Sleep patterns and 24-h blood pressure variability were studied in four female patients (age range: 56-82 years) with pure autonomic failure. All patients had severe symptomatic postural hypotension, without neurological deficits. In these patients the following patterns were observed: (i) a reversed diurnal blood pressure pattern, with the highest values observed at sleep onset; (ii) a prolonged sleep latency and increased amount of stage 3 sleep; (iii) difficulty with getting up after awakening in the morning, due to severe postural hypotension; (iv) an absence of prominent respiratory abnormalities during sleep; and (v) a dissociation between respiratory and haemodynamic findings. It is concluded that isolated deficiency of presumed postganglionic autonomic function influences sleep architecture, probably through absence of buffering of diurnal haemodynamic alterations, such as by postural hypotension and its consequences for body fluid volume regulation. This may be of relevance when sleep patterns are studied in other types of autonomic failure with postural hypotension involving central or preganglionic lesions, as in patients with the Shy-Drager syndrome or multiple system atrophy.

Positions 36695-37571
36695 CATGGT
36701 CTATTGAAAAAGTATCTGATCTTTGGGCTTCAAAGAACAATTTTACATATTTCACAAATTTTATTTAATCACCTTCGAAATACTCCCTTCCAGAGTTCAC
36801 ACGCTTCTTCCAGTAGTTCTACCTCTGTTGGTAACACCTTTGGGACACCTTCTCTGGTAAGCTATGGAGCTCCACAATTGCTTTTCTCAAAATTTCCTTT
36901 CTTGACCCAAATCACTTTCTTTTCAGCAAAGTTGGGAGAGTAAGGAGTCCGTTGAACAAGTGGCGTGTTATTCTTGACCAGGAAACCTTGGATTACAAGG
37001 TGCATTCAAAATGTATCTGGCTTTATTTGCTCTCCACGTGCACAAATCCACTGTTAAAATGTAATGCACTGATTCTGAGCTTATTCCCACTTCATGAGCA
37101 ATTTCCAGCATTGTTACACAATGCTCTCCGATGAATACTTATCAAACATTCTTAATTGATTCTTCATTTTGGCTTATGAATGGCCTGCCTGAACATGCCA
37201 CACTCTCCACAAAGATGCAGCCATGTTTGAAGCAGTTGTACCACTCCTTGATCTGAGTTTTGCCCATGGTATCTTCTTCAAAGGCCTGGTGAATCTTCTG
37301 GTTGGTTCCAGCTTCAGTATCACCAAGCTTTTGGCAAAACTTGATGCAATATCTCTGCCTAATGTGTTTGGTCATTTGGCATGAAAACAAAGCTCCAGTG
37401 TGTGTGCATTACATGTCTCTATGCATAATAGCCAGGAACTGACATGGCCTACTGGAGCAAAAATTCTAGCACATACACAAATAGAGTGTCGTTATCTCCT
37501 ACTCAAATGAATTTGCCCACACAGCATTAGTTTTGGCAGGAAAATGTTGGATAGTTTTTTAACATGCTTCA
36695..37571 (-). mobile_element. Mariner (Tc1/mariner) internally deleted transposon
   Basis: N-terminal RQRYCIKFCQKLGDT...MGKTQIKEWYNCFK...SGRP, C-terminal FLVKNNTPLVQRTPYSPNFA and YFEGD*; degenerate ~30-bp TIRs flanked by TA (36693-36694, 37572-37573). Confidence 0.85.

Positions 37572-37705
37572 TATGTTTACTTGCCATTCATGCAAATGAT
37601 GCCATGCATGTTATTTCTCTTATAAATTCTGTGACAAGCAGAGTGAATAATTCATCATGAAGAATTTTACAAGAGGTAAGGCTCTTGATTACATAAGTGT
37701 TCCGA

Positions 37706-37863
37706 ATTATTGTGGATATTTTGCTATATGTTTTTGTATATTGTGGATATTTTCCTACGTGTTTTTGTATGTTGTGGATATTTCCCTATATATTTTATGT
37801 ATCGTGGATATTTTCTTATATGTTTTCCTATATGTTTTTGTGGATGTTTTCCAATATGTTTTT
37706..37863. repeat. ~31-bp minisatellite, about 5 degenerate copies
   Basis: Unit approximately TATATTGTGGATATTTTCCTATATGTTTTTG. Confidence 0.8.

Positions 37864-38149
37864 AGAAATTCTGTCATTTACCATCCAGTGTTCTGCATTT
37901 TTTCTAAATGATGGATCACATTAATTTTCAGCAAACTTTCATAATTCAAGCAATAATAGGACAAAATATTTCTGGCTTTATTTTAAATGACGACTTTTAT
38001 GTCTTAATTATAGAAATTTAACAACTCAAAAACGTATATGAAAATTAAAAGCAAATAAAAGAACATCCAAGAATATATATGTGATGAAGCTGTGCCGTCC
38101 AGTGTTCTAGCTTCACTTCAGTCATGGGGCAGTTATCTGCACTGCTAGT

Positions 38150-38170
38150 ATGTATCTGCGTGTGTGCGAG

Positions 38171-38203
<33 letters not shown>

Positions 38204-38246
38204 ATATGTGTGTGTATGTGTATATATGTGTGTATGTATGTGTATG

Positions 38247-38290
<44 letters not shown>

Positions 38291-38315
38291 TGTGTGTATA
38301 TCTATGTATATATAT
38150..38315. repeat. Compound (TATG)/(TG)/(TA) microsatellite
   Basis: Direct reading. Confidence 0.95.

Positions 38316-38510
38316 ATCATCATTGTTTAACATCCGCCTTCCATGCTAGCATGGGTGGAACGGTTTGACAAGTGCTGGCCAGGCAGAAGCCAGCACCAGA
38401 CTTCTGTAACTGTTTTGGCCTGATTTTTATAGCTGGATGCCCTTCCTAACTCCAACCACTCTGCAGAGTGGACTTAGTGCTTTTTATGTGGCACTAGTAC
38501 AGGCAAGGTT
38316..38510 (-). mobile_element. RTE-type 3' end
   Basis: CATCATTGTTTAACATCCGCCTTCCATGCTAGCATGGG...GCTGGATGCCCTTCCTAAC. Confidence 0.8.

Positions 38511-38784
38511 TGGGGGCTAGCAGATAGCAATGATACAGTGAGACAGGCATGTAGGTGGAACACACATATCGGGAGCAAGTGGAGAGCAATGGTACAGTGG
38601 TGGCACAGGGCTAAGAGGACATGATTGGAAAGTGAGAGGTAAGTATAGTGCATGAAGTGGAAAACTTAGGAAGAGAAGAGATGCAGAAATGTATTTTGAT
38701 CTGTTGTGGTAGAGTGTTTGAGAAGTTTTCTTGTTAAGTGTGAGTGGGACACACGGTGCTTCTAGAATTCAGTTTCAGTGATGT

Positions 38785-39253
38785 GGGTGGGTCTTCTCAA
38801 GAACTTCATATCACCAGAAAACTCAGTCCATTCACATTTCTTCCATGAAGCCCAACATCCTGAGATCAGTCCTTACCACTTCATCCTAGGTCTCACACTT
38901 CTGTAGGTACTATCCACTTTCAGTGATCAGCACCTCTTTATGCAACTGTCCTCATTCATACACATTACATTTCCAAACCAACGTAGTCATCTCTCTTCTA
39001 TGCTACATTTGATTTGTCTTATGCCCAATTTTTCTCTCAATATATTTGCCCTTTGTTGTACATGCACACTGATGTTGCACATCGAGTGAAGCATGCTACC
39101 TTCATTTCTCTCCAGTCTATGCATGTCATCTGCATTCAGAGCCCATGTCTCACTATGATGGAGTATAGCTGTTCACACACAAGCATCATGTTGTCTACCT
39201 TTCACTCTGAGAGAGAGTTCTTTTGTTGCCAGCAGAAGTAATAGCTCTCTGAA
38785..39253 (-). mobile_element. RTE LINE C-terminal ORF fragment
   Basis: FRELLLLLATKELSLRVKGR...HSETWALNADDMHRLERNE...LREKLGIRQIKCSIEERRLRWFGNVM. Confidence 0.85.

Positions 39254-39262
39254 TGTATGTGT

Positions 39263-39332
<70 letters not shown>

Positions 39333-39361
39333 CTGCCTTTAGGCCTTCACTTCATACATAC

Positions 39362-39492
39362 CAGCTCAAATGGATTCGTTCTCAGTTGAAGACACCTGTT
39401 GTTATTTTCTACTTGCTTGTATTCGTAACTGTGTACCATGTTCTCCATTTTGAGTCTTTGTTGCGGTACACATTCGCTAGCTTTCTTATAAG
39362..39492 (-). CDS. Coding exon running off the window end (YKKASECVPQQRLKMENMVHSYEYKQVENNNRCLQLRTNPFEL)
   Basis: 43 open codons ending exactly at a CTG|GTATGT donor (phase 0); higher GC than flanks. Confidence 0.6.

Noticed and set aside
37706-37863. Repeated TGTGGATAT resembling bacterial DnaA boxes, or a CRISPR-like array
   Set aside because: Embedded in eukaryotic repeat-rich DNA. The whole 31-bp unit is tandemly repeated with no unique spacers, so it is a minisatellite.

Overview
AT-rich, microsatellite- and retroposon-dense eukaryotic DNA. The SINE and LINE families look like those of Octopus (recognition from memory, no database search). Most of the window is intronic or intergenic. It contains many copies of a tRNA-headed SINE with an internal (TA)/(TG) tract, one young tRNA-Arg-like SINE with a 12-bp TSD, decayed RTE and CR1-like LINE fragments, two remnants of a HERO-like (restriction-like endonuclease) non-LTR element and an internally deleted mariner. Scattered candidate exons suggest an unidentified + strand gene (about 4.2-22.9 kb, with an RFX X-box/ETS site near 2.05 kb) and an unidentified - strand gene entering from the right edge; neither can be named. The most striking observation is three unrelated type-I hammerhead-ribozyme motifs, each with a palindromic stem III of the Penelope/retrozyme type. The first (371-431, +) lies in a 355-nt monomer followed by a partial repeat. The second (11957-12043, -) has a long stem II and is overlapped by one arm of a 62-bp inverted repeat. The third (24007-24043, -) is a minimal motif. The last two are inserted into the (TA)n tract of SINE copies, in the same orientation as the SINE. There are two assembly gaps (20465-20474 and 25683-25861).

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Clinical Autonomic Research
Department of Psychiatry

Tulen, J., Man in 't Veld, A., van Steenis, H., & Mechelse, K. (1991). Sleep patterns and blood pressure variability in patients with pure autonomic failure. Clinical Autonomic Research, 1(4), 309–315. doi:10.1007/BF01819837